These critiques have led to calls for an evaluation of the cultural effects of prison expansion, both in terms of its emphasis on violence and dehumanization as a means for solving social conflicts, and the policing policies and political slogans that focus on a so-called war on crime. This is particularly problematic when such wars are disproportionately fought in communities of color and members of those communities are targeted as the primary criminals and victims. Others contend that the punitive ideology that justifies contemporary forms of punishment reify the eugenic arguments embraced by classical criminologists that there is a dangerous class of criminals. Such essentialist ideology is used not only to justify the unequal treatment of members of socially disadvantaged groups within systems of criminal justice, but also to justify their devalued status in all areas of social life.

This article examines the broader consequences of prison expansion by focusing on its contribution to contemporary racial ideologies and structures of economic disadvantage. Part II explores recent writings on racialization, criminal stigma, and incarceration. Racialization is defined as a process that reproduces and magnifies racial classifications as structures of inequality within interlocking ideologies, institutions, social systems, and everyday practices. While other scholars have argued that ideological beliefs about African American male criminality have facilitated their disproportionately high rates of imprisonment, this article argues that ideological beliefs about race are also informed by African American men's disproportionately high rates of incarceration. Correspondingly, the economic disadvantages that lead a large number of African American men to jail and prison cells are reproduced and magnified by mass incarceration to produce systemic economic disparities along racial lines.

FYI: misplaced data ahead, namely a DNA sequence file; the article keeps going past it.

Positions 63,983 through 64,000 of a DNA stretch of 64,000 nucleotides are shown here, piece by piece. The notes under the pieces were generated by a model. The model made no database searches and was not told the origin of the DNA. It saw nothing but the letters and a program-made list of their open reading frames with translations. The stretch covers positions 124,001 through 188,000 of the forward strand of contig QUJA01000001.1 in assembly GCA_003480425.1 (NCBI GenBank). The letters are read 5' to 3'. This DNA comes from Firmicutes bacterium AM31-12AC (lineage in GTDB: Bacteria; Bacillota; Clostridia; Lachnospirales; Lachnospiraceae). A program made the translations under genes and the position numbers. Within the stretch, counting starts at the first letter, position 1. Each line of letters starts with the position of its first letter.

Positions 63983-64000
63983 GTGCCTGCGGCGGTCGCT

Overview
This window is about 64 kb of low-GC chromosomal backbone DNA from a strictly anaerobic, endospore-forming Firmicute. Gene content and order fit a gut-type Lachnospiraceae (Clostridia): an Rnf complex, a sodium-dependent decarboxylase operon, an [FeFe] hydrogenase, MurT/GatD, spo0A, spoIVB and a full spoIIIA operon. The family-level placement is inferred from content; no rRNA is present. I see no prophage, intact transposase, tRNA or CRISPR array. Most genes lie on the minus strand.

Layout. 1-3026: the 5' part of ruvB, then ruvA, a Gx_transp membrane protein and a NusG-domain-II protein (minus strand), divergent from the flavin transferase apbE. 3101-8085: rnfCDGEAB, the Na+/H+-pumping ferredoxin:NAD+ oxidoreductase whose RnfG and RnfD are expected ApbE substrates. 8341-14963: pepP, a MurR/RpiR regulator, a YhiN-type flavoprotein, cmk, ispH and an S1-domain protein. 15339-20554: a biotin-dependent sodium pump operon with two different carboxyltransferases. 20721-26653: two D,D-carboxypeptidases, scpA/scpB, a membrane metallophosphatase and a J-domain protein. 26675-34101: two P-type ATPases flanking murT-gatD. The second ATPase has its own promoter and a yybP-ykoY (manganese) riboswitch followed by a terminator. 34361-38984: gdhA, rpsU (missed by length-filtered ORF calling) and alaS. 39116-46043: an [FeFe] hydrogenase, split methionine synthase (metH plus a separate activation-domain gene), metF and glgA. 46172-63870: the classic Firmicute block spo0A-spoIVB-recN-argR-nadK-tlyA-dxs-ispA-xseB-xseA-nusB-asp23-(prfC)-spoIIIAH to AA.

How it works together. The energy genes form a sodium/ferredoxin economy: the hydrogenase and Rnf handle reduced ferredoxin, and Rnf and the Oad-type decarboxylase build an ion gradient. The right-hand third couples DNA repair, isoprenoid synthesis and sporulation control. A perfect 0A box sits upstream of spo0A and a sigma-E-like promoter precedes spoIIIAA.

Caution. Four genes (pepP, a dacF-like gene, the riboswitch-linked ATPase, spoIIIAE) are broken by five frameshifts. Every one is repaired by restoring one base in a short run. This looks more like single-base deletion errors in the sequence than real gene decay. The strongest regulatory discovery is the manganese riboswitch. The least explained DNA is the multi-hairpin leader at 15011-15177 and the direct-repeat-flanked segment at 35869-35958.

Ultimately, this article proposes that contemporary ideas about race and structural-level racial disparities are heavily informed by the stigma and economic marginalization produced in mass incarceration. Part III illustrates this point by examining the impact of incarceration stigma on labor market exclusion. Research is presented to show that the ideological link between incarceration and race is so pervasive that race and a record of incarceration are often conflated as mutually reinforcing forms of labor market bias experienced by African American men. This article makes the case that the relationship between racial ideology and economic marginalization is made possible by mass incarceration's close structural relationship to other social systems, such as labor markets, which magnify these forms of racial disadvantage. In this light, mass incarceration operates as a contemporary mechanism of racialization.